I recently spent an evening with a Bible Study/pipe circle that I enjoyed for many years. This group of fellows could not be beat for great conversation and like-minded enjoyment of tobacco and of the Word. Being there and chatting as if no time had passed at all made me think in no small part as to what heaven will be like. This too, however, is a matter for another time. What is on my mind at the moment is: Stonehenge.
I have three major tobacco reviews I am waiting to post, but all in good time, this is the first and foremost. My most avid reader went down to Edwards and boldly picked a blend for me to try (in a large quantity, no less!). The choice: Stonehenge! (Cue the dancing midget and 12" tall replica of Stonehenge descending from the ceiling). This is a great blend. It has that familiar hint of my favorite of all flavors: vanilla! But is mostly a really great lighter blend of tobacco. It doesn't have the same burley flavors that Black Watch has, however it is about the same level (or a bit less) of vanilla. Having tried some really nasty goopey aromatics, I appreciate Edward's natural aromatics a great deal! Just a taste of topping over the more abiding sense of great tobacco. One must be careful as the bowl continues as there is a bit of bite for the careless or "fast smoker", however, if you respect the blend it gets nice and intense about half way through the bowl. I would say it almost becomes pensive, brooding, and serious.
I suppose the parallel to THE Stonehenge (but only in my mind) would be the fact that upon seeing it for the first time everyone is awestruck, amazed and tickled at the curiosity of it...then we begin to wonder about the original purpose for which it was build? Oh, I'm sure we have figured it out, we're just so smart now, aren't we? But if you know, please don't tell me. I am having more fun wondering. Perhaps it was the first bird house that man started and got bored of halfway through construction. Perhaps it was giants playing with their parents dominoes. I could certainly imagine that in the absence of cards this would be the closest these men could come to making card houses. I like the idea of people with enough extra time that they would want to figure out how to put some rocks up on their ends and set others on top of it. I can just see them getting the villages together to dig up the rocks move them all to the top of the hill and saying to themselves, "I hope this whole calendar idea works, but if it doesn't, everyone else will have a heck of a time figuring out what we were doing." It certainly beats the massive wasting of time on the internet!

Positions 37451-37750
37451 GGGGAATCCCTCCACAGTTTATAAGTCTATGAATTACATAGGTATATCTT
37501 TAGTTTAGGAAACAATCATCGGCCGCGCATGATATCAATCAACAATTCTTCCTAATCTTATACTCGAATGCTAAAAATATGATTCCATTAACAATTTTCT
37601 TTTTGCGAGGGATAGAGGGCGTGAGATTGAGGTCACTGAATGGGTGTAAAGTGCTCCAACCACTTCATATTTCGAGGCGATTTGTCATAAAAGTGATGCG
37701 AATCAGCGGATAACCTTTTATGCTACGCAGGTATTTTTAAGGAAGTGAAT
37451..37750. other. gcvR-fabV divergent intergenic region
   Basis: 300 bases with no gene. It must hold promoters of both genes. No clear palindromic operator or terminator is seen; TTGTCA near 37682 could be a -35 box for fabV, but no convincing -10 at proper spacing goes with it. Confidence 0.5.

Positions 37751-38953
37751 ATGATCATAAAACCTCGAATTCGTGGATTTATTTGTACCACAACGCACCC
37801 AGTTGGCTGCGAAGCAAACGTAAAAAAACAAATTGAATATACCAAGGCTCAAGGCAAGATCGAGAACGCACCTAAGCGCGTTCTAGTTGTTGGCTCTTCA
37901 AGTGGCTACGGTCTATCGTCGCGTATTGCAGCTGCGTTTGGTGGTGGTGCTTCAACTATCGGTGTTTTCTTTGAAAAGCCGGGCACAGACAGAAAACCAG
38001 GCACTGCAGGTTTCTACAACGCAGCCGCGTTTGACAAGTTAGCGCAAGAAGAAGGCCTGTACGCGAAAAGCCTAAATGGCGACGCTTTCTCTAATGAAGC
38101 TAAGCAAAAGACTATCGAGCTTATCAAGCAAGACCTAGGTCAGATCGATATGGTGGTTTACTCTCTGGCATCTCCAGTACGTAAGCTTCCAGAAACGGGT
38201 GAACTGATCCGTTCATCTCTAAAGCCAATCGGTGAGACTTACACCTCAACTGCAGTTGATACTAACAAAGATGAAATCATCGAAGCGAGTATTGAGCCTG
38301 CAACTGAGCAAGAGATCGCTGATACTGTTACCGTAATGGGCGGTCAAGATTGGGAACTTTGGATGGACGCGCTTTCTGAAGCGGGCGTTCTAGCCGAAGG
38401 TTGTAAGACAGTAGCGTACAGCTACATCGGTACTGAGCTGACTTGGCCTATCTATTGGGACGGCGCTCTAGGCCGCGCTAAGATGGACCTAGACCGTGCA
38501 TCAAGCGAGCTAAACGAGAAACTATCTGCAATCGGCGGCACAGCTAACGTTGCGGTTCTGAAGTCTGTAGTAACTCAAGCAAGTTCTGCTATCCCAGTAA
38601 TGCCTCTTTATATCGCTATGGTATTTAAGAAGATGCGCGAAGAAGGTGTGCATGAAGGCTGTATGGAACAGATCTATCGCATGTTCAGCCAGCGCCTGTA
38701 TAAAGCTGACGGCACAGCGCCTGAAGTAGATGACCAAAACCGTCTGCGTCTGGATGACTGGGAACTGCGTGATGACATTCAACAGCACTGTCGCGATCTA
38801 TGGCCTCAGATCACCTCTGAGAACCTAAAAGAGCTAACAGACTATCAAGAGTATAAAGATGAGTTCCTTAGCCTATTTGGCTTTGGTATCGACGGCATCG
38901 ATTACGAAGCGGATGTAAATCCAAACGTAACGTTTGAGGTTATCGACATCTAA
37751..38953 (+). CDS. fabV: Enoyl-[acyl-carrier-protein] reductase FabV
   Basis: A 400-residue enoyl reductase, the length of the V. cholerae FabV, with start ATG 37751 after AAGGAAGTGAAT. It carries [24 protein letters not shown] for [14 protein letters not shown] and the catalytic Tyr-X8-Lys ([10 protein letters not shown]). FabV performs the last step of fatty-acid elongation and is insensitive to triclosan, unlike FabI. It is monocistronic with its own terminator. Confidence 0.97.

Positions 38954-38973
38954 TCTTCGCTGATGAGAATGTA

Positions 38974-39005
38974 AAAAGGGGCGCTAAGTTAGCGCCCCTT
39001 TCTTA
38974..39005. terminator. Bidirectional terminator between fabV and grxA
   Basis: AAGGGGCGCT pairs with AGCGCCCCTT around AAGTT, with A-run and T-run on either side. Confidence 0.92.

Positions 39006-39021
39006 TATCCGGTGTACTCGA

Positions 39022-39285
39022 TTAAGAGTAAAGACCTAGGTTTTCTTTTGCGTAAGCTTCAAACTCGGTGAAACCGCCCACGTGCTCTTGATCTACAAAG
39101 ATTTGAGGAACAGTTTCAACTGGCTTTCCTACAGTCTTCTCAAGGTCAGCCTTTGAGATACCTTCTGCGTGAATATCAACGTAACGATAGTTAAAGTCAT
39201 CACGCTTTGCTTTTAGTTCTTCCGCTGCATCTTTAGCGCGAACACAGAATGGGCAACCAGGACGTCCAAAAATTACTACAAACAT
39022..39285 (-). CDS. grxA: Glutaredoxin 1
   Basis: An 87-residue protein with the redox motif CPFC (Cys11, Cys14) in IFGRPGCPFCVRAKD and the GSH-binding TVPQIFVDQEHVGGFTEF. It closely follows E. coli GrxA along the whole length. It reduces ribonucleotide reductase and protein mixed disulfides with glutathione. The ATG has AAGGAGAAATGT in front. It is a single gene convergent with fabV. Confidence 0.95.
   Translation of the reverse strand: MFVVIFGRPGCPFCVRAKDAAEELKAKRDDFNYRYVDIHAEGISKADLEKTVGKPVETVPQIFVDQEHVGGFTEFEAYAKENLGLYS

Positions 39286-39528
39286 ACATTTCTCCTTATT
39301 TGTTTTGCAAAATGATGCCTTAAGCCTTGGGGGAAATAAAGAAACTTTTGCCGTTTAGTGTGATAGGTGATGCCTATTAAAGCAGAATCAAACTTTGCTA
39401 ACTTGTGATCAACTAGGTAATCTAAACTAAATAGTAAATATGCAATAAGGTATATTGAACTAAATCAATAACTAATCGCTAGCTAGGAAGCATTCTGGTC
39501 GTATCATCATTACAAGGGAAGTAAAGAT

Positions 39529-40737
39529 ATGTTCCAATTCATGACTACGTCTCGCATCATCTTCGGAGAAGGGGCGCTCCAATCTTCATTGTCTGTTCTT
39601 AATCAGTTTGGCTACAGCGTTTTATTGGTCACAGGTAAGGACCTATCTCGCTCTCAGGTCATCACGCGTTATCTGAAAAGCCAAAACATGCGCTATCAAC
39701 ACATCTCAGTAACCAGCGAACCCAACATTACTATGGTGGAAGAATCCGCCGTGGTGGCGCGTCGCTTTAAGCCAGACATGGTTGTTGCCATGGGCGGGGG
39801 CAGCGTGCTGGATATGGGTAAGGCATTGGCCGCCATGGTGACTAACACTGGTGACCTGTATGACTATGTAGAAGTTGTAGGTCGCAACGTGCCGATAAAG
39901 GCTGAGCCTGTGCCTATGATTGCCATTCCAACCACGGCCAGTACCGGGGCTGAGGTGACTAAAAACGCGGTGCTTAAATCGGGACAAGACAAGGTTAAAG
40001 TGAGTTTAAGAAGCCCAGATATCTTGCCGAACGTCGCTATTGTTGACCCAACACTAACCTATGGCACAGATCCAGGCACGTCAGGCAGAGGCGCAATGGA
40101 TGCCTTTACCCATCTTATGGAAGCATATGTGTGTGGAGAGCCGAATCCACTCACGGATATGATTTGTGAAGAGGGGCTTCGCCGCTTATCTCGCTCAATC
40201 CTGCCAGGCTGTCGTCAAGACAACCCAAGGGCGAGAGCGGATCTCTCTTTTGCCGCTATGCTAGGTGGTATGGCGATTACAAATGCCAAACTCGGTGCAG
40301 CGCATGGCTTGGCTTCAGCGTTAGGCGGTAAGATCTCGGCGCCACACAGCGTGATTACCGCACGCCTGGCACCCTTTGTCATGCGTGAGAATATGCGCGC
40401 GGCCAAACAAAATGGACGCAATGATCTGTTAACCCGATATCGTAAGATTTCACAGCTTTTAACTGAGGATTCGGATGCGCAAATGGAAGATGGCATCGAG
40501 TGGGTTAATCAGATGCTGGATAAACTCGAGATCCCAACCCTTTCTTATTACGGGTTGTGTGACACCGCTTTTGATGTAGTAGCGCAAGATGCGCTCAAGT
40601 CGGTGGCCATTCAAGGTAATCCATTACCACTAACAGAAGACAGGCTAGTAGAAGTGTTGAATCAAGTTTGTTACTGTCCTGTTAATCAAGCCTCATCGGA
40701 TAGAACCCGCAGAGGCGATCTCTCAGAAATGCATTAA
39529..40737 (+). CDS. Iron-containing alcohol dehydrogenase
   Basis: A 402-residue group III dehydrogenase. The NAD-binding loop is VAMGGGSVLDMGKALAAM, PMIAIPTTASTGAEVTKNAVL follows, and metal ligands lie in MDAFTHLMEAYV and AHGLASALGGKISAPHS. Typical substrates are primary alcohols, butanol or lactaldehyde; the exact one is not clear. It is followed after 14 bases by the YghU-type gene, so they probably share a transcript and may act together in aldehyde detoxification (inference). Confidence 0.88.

Additionally, if you would like to get some of this tobacco, you will have to go to the Edwards in Denver, Colorado. For some reason that is fully beyond my comprehension each individual store orders the same bulks AND THEN ARBITRARILY RENAMES THEM! This means that you can't go into your local Edwards and say "give me a pound of Stonehenge" because they will look at you like you have the wrong sort of substance in your pipe! What is yet more uncanny about this process is that they are afraid to tell you any information at all about what the tobaccos make up the blend or give you any sort of code by which you could locate the tobaccos at another Edward's store! It's the funniest, most self defeating thing I've seen in a while! But if you can find the one in Denver, Stonehenge is worth a try!